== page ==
I've had the John, NIV Application Commentary on my shelf for several years and finally decided it was time to crack it open.
There are a couple of positives, above all it was very readable like reading a biography rather than reading a commentary. Also I found as Burge comes from a different theological perspective than me he would approach the text from a different angle which threw new and helpful insights my way. I especially liked his take on Jesus challenging the rulers of the Jews, he urged us to read the challenge assuming that we are always on the side of Jesus. We need to let the challenge stand in its own right, let Jesus challenge us when we take a side that is opposing Him as we sometimes do, or assuming that Jesus is on our side as a matter of course when this isn't always the case.However for methe negatives far out way the positives, it reads like a biography in places because it is a biography I have learn't far more about Gary Burge than I expected or wanted too. Also Gary Burge places more emphasis on spirituality than truth, (where John's gospel sees them as connected) so Burge can share stories about people being affected by Roman Catholic mystics.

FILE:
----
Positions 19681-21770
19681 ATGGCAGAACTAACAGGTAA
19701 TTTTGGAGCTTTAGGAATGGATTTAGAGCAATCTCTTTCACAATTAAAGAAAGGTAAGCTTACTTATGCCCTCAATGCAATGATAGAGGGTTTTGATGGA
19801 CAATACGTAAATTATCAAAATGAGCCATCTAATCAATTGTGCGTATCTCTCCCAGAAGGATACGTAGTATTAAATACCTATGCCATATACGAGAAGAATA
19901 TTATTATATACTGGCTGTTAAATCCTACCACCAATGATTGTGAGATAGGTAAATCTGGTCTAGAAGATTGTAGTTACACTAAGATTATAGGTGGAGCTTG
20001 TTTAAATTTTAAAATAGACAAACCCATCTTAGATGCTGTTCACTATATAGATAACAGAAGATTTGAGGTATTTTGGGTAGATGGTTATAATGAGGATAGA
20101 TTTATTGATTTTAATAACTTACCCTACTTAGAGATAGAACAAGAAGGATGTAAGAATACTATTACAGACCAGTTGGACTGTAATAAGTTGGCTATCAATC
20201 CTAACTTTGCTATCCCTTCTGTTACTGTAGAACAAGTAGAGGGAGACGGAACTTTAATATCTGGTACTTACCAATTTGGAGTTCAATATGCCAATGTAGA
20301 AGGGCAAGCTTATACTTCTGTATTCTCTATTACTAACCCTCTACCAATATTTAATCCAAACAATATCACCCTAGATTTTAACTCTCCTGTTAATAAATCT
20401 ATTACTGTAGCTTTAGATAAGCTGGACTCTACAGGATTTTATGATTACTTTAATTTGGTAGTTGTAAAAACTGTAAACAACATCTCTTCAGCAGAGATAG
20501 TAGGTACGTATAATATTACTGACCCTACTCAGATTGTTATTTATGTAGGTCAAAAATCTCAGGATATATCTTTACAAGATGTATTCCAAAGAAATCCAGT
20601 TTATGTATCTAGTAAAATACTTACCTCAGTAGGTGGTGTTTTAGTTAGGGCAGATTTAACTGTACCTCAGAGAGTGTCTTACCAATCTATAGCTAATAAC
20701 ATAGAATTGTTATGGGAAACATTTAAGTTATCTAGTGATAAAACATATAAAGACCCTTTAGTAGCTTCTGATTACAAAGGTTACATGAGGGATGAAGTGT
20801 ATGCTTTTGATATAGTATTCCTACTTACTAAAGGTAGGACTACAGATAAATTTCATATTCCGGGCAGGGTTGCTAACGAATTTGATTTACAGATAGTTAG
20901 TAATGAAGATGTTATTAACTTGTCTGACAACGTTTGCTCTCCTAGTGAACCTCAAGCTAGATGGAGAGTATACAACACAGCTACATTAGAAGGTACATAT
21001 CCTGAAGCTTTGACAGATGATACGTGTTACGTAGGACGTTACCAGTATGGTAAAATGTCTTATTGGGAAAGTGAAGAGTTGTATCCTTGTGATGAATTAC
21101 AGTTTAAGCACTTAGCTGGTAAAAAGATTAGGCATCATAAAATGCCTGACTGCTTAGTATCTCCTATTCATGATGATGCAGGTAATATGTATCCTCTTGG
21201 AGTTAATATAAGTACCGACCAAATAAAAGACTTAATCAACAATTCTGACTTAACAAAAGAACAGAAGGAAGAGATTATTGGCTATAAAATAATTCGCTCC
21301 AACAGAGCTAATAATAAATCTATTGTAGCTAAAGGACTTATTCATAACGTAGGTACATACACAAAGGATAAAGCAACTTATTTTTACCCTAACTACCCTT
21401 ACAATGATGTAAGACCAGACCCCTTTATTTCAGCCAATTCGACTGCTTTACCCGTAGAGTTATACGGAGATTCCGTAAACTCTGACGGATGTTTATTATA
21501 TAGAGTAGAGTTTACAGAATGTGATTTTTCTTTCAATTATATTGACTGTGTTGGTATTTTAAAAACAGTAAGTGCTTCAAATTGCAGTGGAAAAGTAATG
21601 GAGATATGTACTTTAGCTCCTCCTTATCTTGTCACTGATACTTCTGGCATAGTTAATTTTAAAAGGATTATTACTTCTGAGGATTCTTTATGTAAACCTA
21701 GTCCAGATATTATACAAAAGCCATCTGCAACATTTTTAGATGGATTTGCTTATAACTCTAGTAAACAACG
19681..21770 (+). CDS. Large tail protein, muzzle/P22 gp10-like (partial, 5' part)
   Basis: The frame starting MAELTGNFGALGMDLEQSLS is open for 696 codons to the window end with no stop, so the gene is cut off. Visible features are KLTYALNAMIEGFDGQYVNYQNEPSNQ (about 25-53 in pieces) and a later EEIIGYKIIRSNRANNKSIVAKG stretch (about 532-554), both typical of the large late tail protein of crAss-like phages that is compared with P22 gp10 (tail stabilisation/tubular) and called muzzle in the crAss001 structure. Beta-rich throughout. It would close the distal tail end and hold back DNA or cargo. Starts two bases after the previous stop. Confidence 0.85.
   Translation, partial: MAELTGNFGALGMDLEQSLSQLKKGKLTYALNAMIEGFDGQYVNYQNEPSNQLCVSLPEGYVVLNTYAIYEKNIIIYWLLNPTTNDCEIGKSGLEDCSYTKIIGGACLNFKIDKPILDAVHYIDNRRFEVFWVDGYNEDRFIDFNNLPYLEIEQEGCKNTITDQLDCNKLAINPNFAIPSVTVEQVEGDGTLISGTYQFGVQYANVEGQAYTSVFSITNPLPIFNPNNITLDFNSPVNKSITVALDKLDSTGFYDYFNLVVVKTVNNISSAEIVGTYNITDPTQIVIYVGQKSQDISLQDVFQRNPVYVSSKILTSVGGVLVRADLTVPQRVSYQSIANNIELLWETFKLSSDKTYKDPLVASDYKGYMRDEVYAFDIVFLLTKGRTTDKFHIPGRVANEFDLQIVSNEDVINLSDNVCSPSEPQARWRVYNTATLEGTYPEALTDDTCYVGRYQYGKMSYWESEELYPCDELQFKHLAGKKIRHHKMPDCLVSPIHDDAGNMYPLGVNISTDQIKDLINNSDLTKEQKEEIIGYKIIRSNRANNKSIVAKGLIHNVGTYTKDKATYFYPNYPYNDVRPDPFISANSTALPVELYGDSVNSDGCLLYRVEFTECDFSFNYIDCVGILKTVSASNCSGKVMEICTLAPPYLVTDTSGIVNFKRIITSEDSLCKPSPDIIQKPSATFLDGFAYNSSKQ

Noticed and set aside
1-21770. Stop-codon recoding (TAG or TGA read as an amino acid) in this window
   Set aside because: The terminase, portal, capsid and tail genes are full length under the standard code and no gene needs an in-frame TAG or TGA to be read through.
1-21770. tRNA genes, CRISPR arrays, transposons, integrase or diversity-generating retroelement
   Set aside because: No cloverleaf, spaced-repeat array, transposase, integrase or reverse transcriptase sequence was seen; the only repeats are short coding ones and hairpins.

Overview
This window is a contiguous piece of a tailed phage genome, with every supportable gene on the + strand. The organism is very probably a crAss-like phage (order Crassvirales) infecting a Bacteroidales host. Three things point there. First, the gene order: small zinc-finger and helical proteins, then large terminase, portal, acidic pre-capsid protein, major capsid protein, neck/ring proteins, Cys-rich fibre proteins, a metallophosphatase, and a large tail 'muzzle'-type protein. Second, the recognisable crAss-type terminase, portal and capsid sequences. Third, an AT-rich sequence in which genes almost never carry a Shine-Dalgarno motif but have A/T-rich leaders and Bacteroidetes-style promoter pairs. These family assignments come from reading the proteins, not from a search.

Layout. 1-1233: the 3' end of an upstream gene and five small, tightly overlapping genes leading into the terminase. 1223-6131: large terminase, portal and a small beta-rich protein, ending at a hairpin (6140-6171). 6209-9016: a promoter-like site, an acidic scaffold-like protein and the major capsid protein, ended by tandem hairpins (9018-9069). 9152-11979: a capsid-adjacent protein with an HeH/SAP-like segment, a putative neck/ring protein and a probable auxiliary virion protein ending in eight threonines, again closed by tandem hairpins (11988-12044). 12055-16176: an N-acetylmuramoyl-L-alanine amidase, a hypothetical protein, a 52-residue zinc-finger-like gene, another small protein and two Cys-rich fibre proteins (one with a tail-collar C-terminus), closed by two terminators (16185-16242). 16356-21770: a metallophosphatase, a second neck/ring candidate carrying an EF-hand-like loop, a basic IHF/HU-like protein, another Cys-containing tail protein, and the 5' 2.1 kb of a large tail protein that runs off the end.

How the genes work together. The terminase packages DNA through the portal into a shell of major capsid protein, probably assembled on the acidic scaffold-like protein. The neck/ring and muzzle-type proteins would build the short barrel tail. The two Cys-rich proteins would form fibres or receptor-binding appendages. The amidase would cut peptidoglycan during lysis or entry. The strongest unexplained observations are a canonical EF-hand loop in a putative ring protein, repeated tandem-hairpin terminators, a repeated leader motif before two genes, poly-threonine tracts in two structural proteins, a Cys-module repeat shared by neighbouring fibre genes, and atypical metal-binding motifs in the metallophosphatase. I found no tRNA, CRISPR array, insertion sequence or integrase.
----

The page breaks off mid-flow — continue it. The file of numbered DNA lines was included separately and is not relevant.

The final chapter dealing with Peter's restoration on the beach led Burge to share "our need" to go to a Franciscan monestry on the shore of Galilee so we can see a statue of Peter with Jesus on the beach to help us understand the meaning of the passage. I thought I was reading a commentary on John to help me understand the text. I'd give this one a miss if I were you! as readable but much more helpful is Bruce Milne's John in the Let the Bible Speak series, its compact but its all text.